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Teenage driver smiling and holding car keysParents who love their children and want them to succeed can and should do their part to foster safe driving habits. It's a sad fact, but motor vehicle accidents are the leading cause of death for 15-18 year olds in the U.S., according to the National Highway Traffic Safety Administration. The idea of your kid's first trip behind the wheel can be really nerve-wracking, but by talking about safe driving behaviors early and often, you can set them up for success in this important part of their young adult life.

Reaching the End of the "100 Deadliest Days"

AAA refers to the days between Memorial Day and Labor Day as the 100 deadliest days because of the high rates of fatal accidents that occur over the summer. Over the last 5 years, about 3,500 people have died in motor vehicle accidents involving teen drivers during this summer period. Through no fault of their own, teen drivers have less experience behind the wheel than their adult counterparts, so they may not know what to do when hazards or unexpected situations arise. They may also be more susceptible to poor judgment, which may manifest as drinking and driving, or texting. Combine these realities with the fact that teens have more time in summer to drive around, and the elements for an increase in crashes are present. AAA says accident fatalities involving teen drivers have historically spiked during these 100 days, and the top contributing factors are:

  • Speeding
  • Drinking and driving
  • Distracted driving

About two-thirds of injured or killed victims in car accidents involving teens are not the teen behind the wheel, says AAA. That means most of the time, the person who suffers an injury is someone in the other vehicle or a passenger in the teen's car.

As summer wraps up and your student embarks on a new school year, perhaps you can enjoy a sigh of relief. This time period that AAA describes as dangerous is coming to an end, but that doesn't mean you should stop educating your teen about how to prevent car accidents.

Safety Tips for Teen Drivers Headed Back to School in Boulder

Don't stop teaching, talking about and modeling good driving habits. Lay down the rules:

  • No speeding
  • No driving after any amount of alcohol or drugs (which, of course, is also inherently dangerous and also illegal for them to use)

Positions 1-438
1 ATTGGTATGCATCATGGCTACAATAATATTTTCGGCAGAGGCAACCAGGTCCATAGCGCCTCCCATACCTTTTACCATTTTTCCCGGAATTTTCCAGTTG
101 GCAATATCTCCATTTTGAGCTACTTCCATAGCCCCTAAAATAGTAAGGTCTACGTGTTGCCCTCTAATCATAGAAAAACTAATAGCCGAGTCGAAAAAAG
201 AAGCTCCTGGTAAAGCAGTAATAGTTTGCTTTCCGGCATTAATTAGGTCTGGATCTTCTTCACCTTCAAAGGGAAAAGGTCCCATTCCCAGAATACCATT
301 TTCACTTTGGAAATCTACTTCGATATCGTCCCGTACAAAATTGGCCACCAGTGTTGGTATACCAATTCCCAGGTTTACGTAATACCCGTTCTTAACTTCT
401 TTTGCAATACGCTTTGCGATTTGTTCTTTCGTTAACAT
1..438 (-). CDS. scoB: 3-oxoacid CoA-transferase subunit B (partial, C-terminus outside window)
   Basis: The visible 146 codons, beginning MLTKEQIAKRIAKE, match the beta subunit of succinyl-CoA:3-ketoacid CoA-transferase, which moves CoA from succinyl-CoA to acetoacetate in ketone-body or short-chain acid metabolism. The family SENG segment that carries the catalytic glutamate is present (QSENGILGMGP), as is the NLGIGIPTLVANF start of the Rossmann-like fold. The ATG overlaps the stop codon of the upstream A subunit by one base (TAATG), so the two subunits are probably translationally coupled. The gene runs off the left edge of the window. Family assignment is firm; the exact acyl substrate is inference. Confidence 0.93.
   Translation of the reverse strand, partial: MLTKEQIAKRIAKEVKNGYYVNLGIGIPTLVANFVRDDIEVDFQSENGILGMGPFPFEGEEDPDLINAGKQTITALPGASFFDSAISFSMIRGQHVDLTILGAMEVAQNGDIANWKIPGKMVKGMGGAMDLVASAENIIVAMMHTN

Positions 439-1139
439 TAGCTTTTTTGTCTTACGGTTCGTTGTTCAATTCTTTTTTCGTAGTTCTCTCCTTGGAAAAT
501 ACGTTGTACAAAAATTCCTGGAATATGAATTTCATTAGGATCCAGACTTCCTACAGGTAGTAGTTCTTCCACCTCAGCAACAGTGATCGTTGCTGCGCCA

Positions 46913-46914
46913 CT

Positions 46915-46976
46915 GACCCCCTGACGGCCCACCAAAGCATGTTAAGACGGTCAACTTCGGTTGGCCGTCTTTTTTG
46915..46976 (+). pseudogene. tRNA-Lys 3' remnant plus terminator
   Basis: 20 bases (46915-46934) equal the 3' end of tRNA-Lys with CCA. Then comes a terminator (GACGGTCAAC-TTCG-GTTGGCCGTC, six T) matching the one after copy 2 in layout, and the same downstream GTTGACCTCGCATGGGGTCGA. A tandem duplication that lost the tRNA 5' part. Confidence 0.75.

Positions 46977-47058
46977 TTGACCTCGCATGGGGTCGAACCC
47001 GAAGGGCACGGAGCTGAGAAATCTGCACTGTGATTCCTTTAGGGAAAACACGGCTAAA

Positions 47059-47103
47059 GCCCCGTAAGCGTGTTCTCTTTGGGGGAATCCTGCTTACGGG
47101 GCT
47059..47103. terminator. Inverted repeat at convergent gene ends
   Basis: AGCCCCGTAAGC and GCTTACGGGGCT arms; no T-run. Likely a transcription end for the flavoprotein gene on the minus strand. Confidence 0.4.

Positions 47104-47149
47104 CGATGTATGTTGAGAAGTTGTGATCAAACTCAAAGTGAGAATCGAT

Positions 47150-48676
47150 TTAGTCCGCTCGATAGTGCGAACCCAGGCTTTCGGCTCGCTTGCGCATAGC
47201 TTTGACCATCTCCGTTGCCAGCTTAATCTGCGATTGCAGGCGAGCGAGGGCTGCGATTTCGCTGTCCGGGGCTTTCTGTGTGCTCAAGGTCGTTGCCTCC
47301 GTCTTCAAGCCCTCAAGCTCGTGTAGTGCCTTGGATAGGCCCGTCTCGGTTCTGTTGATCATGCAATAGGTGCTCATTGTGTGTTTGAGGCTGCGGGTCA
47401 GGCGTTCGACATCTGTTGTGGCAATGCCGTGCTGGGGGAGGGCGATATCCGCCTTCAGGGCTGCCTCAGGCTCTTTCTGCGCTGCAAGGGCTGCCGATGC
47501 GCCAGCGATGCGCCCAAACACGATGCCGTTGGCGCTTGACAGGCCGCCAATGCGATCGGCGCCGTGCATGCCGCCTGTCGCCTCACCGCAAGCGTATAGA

• No driving while drowsy
  • No texting or cell phone use behind the wheel
  • Buckle up every trip, every time
  • Take only passengers that they have informed you about ahead of time (limit it to 1 passenger allowed. More passengers tend to cause distraction)

Your teen should know what the consequences are for violating one of these rules. Let them know what the criminal penalties are if police catch them speeding, drunk or drugged driving, or texting behind the wheel. Doing these things could spare them the horror of a serious car accident. If your teen will be driving themselves to school for the first time this year, it's critical to remind them of the rules regularly. Although summer is drawing to close, the school year has its own hazards for teen driving, such as morning and afternoon traffic, kids on the road getting on and exiting the bus, early-morning driving when they may feel drowsy, etc.

Why Attorney Chris Jeffress Cares How You Drive

Since 1994, Chris has been advocating for victims of personal injury by pursuing maximum compensation for his clients. As a fellow Boulder resident, he cares about reducing car accidents and injuries in our region. He has seen how serious these injuries can be – how they turn people's lives upside down. And he knows how critical a monetary award is to your ability to pay your medical bills, replace lost wages, and get on the road to a full recovery.

Chris offers a complimentary consultation so that you can talk to him about your car accident in Boulder, Longmont or the surrounding areas, risk free. For your case evaluation, please call the law firm at 303-732-6634.

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